Here’s a composition combining buildings, roads, characters and vehicles rendered with Cinema4D. It’s also posted on the EAS Facebook page.
Rendering of the EAS-2013 city. Render and edit with Cinema4D and Photoshop
Of course, creating roads and buildings aren’t our only city-building tasks. We also need a lot of different props and vegetation to ensure a realistic look. I’ll write more about that aspect later.
The team Z-Software wishes you all a Merry Christmas and a happy New Year!
Some time ago, we started work on our new project, “Emergency Ambulance Simulator
2014″ (or “Rettungswagen Simulator 2014″ in German). It’s the sequel to “Emergency Ambulance Simulator 2014″ (or “Rettungswagen Simulator 2012″ in German), which we developed in 2010 – 2011. Astragon Software GmbH published the game in August 2011. EAS 2012 had a few spots we thought we could improve on – it required a lot of hardware resources and the treatment aspect of the sim was more causal than we’d have liked. We decided to make an even better game this year and our partner, astragon, is once again on board. We’re coding up a really cool emergency rescue simulation game.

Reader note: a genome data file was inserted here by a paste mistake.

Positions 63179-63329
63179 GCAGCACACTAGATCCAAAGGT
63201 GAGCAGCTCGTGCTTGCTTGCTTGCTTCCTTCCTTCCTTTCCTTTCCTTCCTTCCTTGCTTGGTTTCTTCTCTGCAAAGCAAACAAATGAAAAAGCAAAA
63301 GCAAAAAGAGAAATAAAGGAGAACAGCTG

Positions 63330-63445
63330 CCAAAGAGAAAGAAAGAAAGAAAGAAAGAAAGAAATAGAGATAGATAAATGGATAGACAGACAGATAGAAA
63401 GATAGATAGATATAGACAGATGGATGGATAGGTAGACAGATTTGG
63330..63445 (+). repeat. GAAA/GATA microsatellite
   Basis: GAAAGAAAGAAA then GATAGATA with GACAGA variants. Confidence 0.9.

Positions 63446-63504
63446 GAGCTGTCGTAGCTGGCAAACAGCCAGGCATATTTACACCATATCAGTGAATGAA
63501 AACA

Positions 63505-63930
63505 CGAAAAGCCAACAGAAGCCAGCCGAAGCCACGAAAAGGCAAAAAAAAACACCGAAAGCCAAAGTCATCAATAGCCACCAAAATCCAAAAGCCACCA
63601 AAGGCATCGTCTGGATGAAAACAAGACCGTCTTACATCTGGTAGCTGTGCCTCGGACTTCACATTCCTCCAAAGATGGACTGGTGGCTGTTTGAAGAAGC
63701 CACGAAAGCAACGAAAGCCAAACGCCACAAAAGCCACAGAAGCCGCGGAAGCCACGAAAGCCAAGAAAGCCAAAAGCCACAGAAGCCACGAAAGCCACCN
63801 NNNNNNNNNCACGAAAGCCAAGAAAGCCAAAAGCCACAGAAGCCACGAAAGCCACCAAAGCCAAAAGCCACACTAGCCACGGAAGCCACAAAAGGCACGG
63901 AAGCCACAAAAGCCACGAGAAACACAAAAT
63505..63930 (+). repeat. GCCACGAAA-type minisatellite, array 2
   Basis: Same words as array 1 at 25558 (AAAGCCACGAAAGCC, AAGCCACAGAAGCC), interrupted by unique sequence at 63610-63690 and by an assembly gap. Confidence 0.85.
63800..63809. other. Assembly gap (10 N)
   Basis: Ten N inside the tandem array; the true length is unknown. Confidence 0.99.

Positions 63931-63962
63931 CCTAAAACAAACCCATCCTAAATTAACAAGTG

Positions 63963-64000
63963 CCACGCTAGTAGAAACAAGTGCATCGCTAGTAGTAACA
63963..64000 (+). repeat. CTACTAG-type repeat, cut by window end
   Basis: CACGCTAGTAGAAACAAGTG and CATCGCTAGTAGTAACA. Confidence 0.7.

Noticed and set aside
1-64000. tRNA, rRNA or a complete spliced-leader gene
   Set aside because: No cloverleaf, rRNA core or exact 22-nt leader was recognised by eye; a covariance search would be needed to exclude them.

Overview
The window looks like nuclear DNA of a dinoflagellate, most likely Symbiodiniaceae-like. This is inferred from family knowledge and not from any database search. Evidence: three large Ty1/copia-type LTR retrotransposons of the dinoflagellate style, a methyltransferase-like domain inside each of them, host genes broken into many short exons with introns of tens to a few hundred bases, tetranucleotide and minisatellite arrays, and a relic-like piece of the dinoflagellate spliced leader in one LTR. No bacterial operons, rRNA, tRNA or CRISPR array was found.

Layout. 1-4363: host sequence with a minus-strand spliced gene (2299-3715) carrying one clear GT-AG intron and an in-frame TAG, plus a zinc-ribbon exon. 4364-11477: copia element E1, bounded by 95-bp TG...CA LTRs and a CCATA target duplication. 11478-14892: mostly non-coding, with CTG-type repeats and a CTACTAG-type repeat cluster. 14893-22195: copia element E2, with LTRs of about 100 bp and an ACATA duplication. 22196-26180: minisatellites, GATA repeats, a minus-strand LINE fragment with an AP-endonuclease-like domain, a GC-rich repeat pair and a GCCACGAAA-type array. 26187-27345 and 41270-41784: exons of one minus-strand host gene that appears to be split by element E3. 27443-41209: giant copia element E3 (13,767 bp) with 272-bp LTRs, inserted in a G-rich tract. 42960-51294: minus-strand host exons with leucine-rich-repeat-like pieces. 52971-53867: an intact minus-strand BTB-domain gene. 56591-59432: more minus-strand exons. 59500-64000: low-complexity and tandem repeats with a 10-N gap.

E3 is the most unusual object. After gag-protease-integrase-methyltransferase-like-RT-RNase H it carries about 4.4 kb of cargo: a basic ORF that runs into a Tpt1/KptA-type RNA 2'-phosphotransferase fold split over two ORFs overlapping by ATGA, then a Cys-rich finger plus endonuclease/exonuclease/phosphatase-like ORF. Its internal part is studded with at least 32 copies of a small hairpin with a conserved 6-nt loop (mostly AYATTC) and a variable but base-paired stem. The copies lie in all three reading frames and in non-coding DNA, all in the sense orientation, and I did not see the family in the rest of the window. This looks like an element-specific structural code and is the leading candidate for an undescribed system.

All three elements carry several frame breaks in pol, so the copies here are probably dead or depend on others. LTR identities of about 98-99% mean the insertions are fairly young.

Astragon also created a facebook fanpage for EAS some days ago.
We don’t have a AAA budget, so we decided to focus on a core set of improvements to our work on EAS 2012. Here are some of the changes: